Our blog series, Herds Across the West, examines wild horses and burros by herd, Herd Management Area (HMA) and state to provide a deeper understanding as we report on roundups and actions affecting each region.
Nevada Wild Horse Range
Nevada is home to the majority of America's wild horses. The state arguably has the most wild horse and burro history as well. In the last herd spotlight about Nevada’s Stone Cabin wild horses, we told you about the first Congressionally approved wild horse and burro roundup. This week, we’re bringing you history from the first wild horse area created in the United States -- the Nevada Wild Horse Range (NWHR).
Where to Find Them
This historic herd management area (HMA) was established in 1962 through a cooperative agreement between Nellis Air Force Base and the Bureau of Land Management (BLM) in Nevada. The HMA was created due to public pressure by thousands of wild horse lovers across the nation.
The NWHR lies completely within the Nellis Range Complex, an Air Force weapons testing and flight training center, where public access is restricted. The wild horses there live on 1.3 million acres of military land, primarily residing in the north-central part of the military complex, which spans three Nevada counties, Clark, Lincoln and Nye. As an official wild horse “range,” the land is designated “principally” for wild horses, but the Nevada BLM states that wild horse use is secondary to military use on this land. There is no cattle grazing in this HMA. The Appropriate Management Level (AML) for these horses is 300-500. The BLM estimates that approximately 800 wild horses live in the NWHR today.
The horses here survive in the Mojave Desert ecosystem, in an environment where water is scarce. In the harsh summers, the horses sometimes travel up to 15 miles per day for food and water, drinking every day. In the cooler winter and spring months, the horses can go two days between visits to their water source. The horses’ ability to adapt to the scorching summers and freezing winters of their habitat is remarkable. They live amongst yellow flowering rabbitbrush and striking green saltbush. The surrounding mountains grow juniper trees, and pinyon pines, and the ground is scattered with sweet-smelling sagebrush. The NWHR horses coexist peacefully with the surrounding wildlife, including mountain lions, mule deer, starlings, quail, the rare prairie falcon and so many more.
There are also a few burros who have wandered into this HMA, but they are not officially authorized to live on the land.
Over the past several decades, the Nevada Wild Horse Range wild horses have faced many hardships at the hands of humans, mysterious deaths to roundups.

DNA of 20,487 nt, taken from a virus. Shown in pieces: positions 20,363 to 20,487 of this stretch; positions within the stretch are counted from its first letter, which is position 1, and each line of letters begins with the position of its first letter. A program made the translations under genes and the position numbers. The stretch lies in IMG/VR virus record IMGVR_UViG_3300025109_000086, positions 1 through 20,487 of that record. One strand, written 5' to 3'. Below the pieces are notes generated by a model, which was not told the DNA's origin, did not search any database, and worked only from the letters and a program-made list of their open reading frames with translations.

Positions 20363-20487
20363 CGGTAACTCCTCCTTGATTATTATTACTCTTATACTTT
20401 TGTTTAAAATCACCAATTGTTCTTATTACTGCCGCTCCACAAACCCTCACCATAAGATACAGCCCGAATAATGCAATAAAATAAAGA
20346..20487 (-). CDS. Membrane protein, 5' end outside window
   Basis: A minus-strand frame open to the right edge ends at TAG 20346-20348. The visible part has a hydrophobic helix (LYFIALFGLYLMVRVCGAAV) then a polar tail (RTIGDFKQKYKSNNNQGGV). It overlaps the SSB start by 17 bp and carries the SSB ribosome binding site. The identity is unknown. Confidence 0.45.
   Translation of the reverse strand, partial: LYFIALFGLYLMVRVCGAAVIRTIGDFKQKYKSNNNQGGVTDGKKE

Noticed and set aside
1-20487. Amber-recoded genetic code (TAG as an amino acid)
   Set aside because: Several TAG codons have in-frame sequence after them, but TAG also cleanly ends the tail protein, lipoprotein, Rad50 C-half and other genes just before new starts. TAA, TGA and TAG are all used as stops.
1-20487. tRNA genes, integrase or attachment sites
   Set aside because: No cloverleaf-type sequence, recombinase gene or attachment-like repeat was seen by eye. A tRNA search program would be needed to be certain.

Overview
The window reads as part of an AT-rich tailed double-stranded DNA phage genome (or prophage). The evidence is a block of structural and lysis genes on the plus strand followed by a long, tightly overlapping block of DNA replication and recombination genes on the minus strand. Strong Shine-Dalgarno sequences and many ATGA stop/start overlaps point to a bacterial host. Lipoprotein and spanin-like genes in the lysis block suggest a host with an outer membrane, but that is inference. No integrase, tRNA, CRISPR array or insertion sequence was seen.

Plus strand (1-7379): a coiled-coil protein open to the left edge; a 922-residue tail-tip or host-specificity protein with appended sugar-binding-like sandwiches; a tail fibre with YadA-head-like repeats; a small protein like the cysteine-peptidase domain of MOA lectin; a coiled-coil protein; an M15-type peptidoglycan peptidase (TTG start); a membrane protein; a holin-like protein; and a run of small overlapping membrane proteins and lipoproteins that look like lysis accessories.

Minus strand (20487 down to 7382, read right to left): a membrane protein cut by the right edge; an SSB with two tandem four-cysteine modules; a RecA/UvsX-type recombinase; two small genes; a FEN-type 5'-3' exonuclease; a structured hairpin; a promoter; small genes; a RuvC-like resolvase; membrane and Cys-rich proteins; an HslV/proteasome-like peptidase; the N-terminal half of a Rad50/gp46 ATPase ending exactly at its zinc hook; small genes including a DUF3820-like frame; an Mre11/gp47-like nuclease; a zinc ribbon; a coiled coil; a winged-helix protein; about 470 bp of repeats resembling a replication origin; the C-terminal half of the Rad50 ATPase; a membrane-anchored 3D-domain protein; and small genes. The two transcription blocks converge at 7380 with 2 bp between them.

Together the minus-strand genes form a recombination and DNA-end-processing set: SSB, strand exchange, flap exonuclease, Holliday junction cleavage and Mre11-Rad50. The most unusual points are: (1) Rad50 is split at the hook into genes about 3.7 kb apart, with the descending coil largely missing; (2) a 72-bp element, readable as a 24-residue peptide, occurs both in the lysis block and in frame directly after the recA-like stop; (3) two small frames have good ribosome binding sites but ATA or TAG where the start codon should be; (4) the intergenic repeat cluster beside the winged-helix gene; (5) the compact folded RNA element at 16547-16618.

In 2007, 71 wild horses died of nitrate poisoning on the Tonopah Test Range, a test site on the edge of the Nellis Range. Water samples taken from the area where the horses were drinking from showed a nitrate level 66 times the safe drinking water standards for humans and 33 times the safe drinking standards for livestock. At the time, one former worker at the Tonopah Test Range alleged that he knew exactly how the nitrates got into the water sources -- illegal dumping of de-icing fluid from a nearby runway. He claims that allowing nitrate runoff to run into the desert was common practice when he worked at the base from 1990 to 1998. While his story about the source of the nitrites was never confirmed, the BLM did confirm the cause of death to be nitrate poisoning.
In 2018, the BLM conducted an emergency roundup of the Nevada Wild Horse Range horses using bait traps rather than helicopters. The reason cited for the roundup was lack of water and resources in the wild horse’s habitat. The capture operation concluded with over 800 wild horses losing their freedom and with 31 losing their lives.
The mustangs of the Nevada Wild Horse Range are true symbols of the strength, resilience and beauty of the American West, but they may not be for long. The BLM has released a destructive, 10-year plan for these magnificent, free-roaming wild horses that would shatter life as they know it.
Under this proposed plan, the BLM would remove all horses deemed “excess” horses and manage them at low AML (300-400 horses), and remove all burros in this area. Another reckless aspect of the BLM’s 10-year plan is the use of untested IUDs in the mares, the gelding of stallions, and managing the horses at a skewed sex ratio of 60% stallions and 40% mares. This 10-year plan is just one more step in the BLM’s march toward the destruction of America’s wild free-roaming horses and burro populations.